Protein concentration was determined (with 100 mg ofwet tissue) on the washed TCA (trichloroacetic acid)precipitate solubilised in 1 M NaOH (sodium hydrox-ide) for 24 h, as described by Lowry et al. (1951), usingthe Bio-Rad protein assay (BIO-RAD). Bovine gammaglobulin (BIO-RAD) was used as a standard.

    In order to determine the total amino acid profile,proteins were hydrolysed with 6 N hydrochloric acid(containing 0.1% phenol) in a MLS-1200 Mega Micro-wave System (Milestone), at 800 W and 160C for10 min. The hydrolysis was performed under inert andanaerobic conditions to prevent oxidative degradationof amino acids. The hydrolysates were filtered and dis-solved in sodium citrate buffer (pH 2.2). Amino acidswere separated by ion exchange liquid chromatographyin an automatic analyser (Biochrom 20; AmershamBiosciences), equipped with a column filled with a

    Table 1 Octopus vulgaris, O.defilippi. Number of individuals, mantle length (ML), total weight (TW), gonad weight (GW), digestive gland

    weight (DgW), gonadosomatic index (GSI), digestive gland index (DgI) and catching depth range (m)

    Species Gender Maturationstage

    n ML (mm) TW (g) GW (g) DgW (g) GSI DgI Catching depthrange (m)

    Octopusvulgaris

    Males Immature 9 123.3327.04 751.25189.94 4.571.42 23.4412.90 0.540.19 3.340.95 1070Mature 37 188.8922.56 2474.66806.27 18.425.84 60.9225.79 0.880.13 2.930.76 1070

    Females Immature 18 130.003.54 626.1596.60 1.090.12 19.203.95 0.180.03 3.191.13 1070Mature 13 215.0010.80 3051.26882.85 92.6245.72 124.3856.72 3.302.06 3.981.23 1070

    Octopusdefilippi

    Males Immature 7 91.257.50 154.5428.42 3.311.27 3.340.88 2.120.35 2.150.28 2545Mature 4 101.254.79 189.8135.05 5.201.39 4.661.12 2.720.43 4.591.07 4045

    Females Immature 15 88.0015.86 222.3162.27 4.342.12 9.934.07 1.130.55 3.301.12 1050Mature 10 106.0012.47 264.7586.36 9.800.64 11.211.87 2.201.63 3.710.95 2550

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    polysulphonated resin (2504.6 mm), using three so-dium citrate buffers (pH 3.20, 4.25 and 6.45; AmershamBiosciences) and three different temperatures (50C,58C and 95C). The detection of amino acids was doneat 440 and 570 nm after reaction with ninhydrin(Amersham Biosciences). Amino acids were identified bycomparison of their retention time with those of specificstandards (Sigma) and were quantified with the softwareEZChrom Chromatography Data System, version 6.7(Scientific Software), using norleucine (Sigma) as inter-nal standard.

    Total lipids and fatty acid analyses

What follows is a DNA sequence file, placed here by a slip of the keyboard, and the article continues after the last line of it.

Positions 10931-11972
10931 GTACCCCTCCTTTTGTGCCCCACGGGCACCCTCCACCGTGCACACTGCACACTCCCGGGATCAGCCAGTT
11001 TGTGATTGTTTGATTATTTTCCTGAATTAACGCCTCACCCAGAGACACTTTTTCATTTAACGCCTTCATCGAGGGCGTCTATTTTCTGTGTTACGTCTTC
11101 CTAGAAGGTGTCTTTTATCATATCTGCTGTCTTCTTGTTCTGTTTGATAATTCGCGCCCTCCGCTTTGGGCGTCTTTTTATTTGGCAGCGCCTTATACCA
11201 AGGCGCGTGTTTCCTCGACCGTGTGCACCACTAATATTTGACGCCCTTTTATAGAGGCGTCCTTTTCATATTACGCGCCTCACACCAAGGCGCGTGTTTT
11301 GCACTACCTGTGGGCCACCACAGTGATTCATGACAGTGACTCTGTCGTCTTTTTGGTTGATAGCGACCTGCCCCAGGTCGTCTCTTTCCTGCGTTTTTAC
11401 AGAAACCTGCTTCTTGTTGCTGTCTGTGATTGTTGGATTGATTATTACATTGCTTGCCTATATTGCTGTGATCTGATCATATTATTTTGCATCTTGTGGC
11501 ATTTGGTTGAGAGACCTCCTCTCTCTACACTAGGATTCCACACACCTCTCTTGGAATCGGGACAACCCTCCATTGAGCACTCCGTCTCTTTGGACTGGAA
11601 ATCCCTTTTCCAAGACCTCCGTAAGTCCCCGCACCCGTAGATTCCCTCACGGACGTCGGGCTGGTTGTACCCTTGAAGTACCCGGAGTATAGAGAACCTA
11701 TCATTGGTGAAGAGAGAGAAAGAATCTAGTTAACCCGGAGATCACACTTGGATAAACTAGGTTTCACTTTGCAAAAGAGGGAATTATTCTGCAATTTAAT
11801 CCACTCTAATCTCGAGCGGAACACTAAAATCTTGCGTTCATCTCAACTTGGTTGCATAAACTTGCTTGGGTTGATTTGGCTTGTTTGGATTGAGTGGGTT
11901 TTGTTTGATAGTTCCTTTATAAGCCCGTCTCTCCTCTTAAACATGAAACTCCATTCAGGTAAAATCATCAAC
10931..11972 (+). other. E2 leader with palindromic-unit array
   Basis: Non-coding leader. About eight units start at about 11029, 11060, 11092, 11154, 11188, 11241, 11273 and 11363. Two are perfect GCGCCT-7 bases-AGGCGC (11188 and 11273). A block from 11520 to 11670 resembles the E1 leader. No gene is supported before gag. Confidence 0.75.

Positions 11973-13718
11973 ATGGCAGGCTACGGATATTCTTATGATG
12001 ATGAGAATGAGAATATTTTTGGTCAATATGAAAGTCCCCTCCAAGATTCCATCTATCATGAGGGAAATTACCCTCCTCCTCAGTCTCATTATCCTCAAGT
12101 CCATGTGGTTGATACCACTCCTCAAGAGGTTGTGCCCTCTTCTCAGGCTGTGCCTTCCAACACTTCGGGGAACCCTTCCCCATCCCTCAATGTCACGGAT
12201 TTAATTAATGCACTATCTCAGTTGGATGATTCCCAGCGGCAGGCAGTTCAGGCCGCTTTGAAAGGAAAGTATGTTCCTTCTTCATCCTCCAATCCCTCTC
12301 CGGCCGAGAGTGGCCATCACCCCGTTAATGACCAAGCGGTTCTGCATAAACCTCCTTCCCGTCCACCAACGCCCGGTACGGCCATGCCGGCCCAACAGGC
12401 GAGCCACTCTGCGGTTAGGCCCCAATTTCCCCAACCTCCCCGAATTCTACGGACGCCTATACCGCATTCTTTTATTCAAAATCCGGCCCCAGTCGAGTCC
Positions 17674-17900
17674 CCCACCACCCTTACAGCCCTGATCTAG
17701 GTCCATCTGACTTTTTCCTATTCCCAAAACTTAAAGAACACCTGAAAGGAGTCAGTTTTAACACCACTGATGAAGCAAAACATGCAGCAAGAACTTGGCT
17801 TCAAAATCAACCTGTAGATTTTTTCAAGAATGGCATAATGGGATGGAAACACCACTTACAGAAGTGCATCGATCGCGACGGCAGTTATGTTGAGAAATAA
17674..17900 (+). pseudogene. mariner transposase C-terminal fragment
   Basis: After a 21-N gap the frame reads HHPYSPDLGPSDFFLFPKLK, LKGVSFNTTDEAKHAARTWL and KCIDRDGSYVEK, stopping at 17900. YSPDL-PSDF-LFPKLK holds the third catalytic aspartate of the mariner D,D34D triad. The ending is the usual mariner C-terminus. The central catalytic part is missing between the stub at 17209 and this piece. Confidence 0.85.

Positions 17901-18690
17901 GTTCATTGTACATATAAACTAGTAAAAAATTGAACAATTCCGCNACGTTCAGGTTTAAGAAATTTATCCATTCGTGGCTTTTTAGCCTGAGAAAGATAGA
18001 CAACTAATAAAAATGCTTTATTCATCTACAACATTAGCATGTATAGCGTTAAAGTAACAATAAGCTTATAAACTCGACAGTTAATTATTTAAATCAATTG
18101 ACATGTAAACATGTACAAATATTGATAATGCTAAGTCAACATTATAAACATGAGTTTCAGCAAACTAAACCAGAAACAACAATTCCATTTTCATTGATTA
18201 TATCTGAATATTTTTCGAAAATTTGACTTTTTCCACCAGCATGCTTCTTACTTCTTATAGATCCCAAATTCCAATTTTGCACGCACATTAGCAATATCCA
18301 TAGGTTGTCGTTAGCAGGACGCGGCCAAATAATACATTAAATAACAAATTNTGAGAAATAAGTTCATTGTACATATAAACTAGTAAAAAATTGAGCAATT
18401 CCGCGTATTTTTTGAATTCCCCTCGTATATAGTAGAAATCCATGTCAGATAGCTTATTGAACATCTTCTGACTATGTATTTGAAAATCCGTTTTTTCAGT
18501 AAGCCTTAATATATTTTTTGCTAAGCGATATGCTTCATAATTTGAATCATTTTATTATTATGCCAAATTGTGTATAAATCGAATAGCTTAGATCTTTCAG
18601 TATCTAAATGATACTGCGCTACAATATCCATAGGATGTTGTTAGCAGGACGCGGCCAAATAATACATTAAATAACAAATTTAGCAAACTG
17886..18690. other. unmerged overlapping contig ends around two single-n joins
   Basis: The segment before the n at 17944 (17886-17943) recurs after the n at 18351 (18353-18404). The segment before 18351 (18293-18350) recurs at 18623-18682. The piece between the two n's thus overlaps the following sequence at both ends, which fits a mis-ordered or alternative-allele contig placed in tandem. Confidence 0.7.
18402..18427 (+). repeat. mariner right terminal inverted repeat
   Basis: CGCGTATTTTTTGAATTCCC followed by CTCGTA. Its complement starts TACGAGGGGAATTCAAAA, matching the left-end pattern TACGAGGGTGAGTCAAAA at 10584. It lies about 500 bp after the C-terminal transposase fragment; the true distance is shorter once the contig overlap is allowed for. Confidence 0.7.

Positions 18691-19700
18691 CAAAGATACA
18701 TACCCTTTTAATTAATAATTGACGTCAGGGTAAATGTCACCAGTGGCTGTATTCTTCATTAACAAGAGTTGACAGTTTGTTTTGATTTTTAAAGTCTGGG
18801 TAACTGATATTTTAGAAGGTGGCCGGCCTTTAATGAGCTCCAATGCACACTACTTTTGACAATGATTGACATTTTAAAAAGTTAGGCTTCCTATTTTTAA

Total lipids were extracted by the Bligh and Dyer(1959) method. Determination of the fatty acid profilewas based on the experimental procedure of Lepageand Roy (1986), modified by Cohen et al. (1988). Thefatty acid methyl esters were analysed in a Varian 3400gas chromatograph, equipped with an auto-samplerand fitted with a flame ionisation detector. The sepa-ration was carried out with helium as carrier gas in afused silica capillary column Chrompack CPSil/88(50 m0.32 mm i.d.), programmed from 180C to200C a t 4C min1, held for 10 min at 200C andheated to 210C for 14.5 min, with a detector at250C. A split injector (100:1) at 250C was used.Fatty acid methyl esters were identified by comparisonof their retention time with those of chromatographicSigma standards. Peak areas were determined usingVarian software.

    Cholesterol analyses

    The quantification of cholesterol content was based onthe experimental procedure of Naemmi et al. (1995),modified by Oehlenschla ger (2000). Cholesterol wasanalysed in a Hewlett Packard 5890 gas chromatograph.The separation was carried out with helium as carriergas in a column HP5 (30 m0.5 mm i.d.). The temper-atures of the oven, injector and detector were 280C,285C and 300C, respectively. Cholesterol was identi-fied and quantified by comparison with standards (Sig-ma), from which a standard curve was prepared.

    Glycogen analysis and bioenergetic calculation

    Glycogen concentrations were determined according tothe method described by Viles and Silverman (1949).Tissue samples were boiled with 1 ml of 33% potassiumhydroxide for 15 min. After cooling, 50 ll of a saturatesodium sulphate solution and 2 ml of 96% ethanol wereadded. Samples were placed in an ice bath for precipi-tation ($30 min). Following centrifugation, the precip-itate was dissolved in 0.5 ml of distilled water, againprecipitated with 1 ml of ethanol and redissolved in0.4 ml of distilled water. Glycogen was then measuredby the anthrone-reagent method (72 ml of sulphuric acid

    concentrated was added to 28 ml of distilled water,0.05 g anthrone and 0.05 g of thiurea; the mixture washeated at 90C for 20 min) and the absorbance read at620 nm. A calibration curve was prepared with a gly-cogen (Sigma) standard.

    The energy content was estimated according toWinberg (1971) using factors of 12.6, 12.1 and 39.3 Jmg1 for protein, carbohydrate and lipid, respectively. Itis worth noting that the car